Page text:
¿Me pones un jugo de naranja para llevar? Can I have an orange juice to go?
Remember that using this phrase as they do in Spain or Latin America, you need to make some adjustments if the drink is feminine or you want to order more than one.
¿Me pones una limonada? Can I have a lemonade?
¿Me pones cuatro cafés expreso para llevar? Can I have four espresso coffee to go?
¿Me puedes dar…? – Can you give me?
This phrase is the formal form of ‘¿me das?/¿me pones?’. Even though the phrase is slightly more formal, it can be used in all types of businesses. The structure and grammar rules we follow are the same that we discussed in the previous sections.
¿Me puedes dar un café con leche? Can you give me a coffee with milk?
¿Me puedes dar tres aguas minerales? Can you give me three mineral water?
If for any reason you need something more formal, you’ll need to transform this phrase into:
¿Me podrías dar + un/una + drink?
¿Me podrías dar un café para llevar? Could you give me a coffee to go?
¿Te puedo pedir…? – May I have…?
This is another phrase that you can use to order a drink. Even though this is not as formal as ‘¿me podrías dar?’, you can use this phrase in formal contexts since it’s considered to be very polite. Just like the other phrases, you need to make sure that ‘un’ matches the gender of the noun you’re using to talk about your drink. Although the literal translation of this phrase would be ‘Can I ask you for…?’ the closest expression in English is ‘May I have?’.
¿Te puedo pedir una sidra? May I have a hard cider?
¿Te puedo pedir tres chocolates? May I have three hot chocolates?
Quiero… – I’ll have
This is another one of the most popular phrases that we use to order drinks in Spanish. I’ll have has three different variations in Spanish:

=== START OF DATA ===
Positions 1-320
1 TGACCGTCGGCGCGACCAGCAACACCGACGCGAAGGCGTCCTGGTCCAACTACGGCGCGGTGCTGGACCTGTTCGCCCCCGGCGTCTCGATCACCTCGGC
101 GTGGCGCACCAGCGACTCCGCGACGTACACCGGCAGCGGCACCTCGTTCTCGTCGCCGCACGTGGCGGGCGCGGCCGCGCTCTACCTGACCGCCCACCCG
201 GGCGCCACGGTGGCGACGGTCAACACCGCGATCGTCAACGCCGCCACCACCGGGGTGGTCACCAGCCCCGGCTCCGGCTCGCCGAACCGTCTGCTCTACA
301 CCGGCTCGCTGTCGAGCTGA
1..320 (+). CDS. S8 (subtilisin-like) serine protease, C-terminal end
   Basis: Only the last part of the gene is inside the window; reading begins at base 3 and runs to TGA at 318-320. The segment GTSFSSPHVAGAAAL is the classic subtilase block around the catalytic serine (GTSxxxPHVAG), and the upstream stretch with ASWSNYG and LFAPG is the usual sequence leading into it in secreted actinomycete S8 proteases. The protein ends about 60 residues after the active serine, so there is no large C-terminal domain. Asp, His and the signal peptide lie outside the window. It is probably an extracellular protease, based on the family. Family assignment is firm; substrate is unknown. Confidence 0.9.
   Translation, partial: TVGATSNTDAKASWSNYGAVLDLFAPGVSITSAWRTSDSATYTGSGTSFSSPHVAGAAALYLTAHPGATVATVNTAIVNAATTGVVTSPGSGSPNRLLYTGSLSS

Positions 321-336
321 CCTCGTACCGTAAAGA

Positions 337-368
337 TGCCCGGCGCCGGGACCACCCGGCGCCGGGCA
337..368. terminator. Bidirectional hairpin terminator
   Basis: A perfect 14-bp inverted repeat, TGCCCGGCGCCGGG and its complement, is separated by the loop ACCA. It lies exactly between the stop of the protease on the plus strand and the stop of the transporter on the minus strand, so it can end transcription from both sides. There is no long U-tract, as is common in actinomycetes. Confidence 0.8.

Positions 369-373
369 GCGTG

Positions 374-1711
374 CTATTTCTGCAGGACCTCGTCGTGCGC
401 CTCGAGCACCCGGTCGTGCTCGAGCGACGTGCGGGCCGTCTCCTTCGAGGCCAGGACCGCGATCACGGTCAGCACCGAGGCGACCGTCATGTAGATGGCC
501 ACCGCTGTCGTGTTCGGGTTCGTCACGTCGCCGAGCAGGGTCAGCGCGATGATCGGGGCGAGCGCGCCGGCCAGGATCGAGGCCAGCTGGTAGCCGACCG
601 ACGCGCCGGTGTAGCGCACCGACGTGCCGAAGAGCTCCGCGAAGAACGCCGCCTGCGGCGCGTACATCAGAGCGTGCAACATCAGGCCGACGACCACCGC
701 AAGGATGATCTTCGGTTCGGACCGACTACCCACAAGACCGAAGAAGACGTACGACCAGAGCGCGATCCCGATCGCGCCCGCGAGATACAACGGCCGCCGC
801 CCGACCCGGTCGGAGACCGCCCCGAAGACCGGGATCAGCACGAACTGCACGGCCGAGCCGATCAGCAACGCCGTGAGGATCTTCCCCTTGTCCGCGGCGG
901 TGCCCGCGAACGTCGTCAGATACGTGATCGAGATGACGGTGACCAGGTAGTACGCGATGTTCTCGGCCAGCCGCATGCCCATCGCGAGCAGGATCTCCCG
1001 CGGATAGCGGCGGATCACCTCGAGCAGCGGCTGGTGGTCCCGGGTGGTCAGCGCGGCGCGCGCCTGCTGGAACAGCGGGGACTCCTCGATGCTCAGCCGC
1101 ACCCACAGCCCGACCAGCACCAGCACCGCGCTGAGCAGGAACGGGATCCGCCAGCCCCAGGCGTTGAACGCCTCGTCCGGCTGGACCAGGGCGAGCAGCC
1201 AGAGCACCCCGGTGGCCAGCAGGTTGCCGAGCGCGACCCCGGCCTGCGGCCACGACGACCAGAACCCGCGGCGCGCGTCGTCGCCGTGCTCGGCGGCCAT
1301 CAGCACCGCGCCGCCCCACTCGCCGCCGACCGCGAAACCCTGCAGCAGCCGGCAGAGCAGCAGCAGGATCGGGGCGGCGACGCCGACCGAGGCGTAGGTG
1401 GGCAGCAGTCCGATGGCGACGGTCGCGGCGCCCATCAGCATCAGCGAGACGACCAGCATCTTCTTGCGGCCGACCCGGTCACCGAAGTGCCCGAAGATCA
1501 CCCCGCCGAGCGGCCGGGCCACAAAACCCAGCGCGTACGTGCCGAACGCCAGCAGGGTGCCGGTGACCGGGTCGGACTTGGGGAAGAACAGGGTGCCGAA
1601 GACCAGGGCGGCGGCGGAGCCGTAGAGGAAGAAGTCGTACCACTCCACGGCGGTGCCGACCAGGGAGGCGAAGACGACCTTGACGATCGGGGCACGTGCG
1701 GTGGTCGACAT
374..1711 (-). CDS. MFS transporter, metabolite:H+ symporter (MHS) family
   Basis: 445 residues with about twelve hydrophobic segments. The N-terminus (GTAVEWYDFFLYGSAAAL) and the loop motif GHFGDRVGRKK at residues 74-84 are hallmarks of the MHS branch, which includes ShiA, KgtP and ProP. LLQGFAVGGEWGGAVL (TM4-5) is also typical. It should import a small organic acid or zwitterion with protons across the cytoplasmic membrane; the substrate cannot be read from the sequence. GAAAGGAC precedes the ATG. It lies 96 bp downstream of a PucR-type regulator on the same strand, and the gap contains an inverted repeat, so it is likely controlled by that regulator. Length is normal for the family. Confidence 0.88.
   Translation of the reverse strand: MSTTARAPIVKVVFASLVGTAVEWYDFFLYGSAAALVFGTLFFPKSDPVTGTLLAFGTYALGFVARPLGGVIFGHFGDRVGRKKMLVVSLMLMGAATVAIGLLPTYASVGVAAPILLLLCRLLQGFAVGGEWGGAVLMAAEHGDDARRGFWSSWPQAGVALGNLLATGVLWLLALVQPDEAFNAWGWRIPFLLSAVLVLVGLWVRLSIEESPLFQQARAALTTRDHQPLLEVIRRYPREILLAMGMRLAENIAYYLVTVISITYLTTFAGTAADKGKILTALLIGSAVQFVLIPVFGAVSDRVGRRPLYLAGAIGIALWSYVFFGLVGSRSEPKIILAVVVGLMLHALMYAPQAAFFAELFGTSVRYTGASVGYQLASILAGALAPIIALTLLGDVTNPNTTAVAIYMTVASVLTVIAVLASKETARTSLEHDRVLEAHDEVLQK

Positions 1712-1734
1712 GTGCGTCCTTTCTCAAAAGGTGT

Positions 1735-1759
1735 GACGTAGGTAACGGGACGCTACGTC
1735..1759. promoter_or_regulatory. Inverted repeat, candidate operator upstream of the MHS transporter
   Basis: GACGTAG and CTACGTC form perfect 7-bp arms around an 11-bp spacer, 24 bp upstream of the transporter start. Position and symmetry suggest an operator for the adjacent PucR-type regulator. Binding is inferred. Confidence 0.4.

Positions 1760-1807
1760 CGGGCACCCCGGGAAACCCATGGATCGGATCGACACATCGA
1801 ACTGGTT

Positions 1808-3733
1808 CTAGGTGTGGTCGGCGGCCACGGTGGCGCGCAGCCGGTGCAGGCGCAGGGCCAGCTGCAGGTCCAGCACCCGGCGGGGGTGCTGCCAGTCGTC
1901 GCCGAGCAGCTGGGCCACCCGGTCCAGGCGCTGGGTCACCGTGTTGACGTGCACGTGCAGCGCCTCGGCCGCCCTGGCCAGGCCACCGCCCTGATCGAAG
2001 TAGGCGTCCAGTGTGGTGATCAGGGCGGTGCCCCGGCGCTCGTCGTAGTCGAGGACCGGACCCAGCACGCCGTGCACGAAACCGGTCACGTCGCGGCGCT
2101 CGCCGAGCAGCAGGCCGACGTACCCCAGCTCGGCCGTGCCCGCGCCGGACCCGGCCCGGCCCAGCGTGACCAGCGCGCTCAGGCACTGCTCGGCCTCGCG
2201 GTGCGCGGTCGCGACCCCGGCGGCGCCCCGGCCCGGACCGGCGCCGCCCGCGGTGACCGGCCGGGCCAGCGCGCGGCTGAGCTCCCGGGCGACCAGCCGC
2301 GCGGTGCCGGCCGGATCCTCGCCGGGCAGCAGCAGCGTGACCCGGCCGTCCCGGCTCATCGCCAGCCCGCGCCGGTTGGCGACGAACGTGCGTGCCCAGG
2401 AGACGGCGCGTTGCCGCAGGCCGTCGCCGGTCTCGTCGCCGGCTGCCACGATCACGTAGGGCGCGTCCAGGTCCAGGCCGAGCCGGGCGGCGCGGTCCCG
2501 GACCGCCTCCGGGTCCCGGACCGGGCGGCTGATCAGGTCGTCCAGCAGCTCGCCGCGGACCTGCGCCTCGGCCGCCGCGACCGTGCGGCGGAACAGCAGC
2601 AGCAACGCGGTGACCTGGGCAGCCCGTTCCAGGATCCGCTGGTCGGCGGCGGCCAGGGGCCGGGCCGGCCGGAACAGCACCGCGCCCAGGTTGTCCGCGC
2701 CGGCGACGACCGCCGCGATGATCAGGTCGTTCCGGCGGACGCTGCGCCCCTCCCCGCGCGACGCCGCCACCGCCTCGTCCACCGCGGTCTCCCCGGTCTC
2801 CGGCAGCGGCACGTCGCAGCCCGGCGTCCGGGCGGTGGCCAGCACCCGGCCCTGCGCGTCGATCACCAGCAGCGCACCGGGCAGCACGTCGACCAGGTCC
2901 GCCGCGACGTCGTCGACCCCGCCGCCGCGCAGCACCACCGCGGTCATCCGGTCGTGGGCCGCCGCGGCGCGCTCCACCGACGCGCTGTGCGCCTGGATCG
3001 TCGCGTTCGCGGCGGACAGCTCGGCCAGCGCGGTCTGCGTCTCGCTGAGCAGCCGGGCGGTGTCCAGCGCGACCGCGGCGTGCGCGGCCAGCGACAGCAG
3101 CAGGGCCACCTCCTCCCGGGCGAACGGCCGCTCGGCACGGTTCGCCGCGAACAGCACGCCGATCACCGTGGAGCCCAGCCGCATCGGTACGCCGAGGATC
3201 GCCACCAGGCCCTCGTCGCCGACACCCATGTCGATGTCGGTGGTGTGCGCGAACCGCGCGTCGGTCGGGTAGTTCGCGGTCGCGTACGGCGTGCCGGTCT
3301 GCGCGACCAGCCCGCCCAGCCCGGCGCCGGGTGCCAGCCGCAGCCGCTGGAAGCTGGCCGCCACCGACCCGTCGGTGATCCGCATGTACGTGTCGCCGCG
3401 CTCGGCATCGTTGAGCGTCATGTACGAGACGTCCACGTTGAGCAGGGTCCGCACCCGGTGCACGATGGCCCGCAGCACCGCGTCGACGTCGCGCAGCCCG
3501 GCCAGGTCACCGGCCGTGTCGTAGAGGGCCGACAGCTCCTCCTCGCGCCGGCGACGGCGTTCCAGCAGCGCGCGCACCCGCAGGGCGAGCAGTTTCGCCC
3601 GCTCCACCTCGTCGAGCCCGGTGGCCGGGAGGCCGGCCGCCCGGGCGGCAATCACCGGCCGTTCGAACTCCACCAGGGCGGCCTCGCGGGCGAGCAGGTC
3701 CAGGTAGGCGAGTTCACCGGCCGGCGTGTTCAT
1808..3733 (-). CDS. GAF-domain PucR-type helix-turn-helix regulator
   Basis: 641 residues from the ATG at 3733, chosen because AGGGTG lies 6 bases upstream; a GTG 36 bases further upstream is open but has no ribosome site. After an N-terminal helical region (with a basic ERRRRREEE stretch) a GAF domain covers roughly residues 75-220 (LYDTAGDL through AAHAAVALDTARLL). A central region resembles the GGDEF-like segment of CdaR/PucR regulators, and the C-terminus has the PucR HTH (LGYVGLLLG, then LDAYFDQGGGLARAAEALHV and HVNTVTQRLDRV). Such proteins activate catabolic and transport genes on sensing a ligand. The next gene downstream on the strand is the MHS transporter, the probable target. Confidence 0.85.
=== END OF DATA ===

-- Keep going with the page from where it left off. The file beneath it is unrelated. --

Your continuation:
- Para mí va a ser
Out of these three options, ‘para mí va a ser’ is a phrase that can be used in both formal and informal venues and situations. ‘Quiero’ is very informal and, in some countries, ‘dame’ can be considered a little rude and aggressive.
|Quiero un vino tinto||I’ll have red wine|
|Para mí va a ser un brandy||I’ll have a brandy|
|Dame un café con leche||I’ll have coffee with milk|
Asking For a Cup or a Glass?
Although the phrases learned on this guide will help you order any drink in Spanish, you can also be a little more specific and ask for a cup or a glass of any drink you want. This is how you do it (beware that ‘¿me das?’ can be exchanged for any other of the phrases we studied before):
¿Me das + una + taza + de + drink?
¿Me das una taza de té verde? Can I have a cup of green tea?
¿Me das + un + vaso + de + drink?
¿Me das un vaso de jugo de naranja? Can I have a glass of orange juice?
¿Me das + una + copa + de + drink?
¿Me das una copa de vino tinto? Can I have a glass of red wine?
Notice that in Spanish, we have different words for ‘cup’ and ‘glass’ and we can’t always use them interchangeably. If you want to learn the difference between vaso, taza and copa, I recommend you to read this article where you not only will understand the difference between these words but also you’ll learn what drinks you’ll need to use with each word.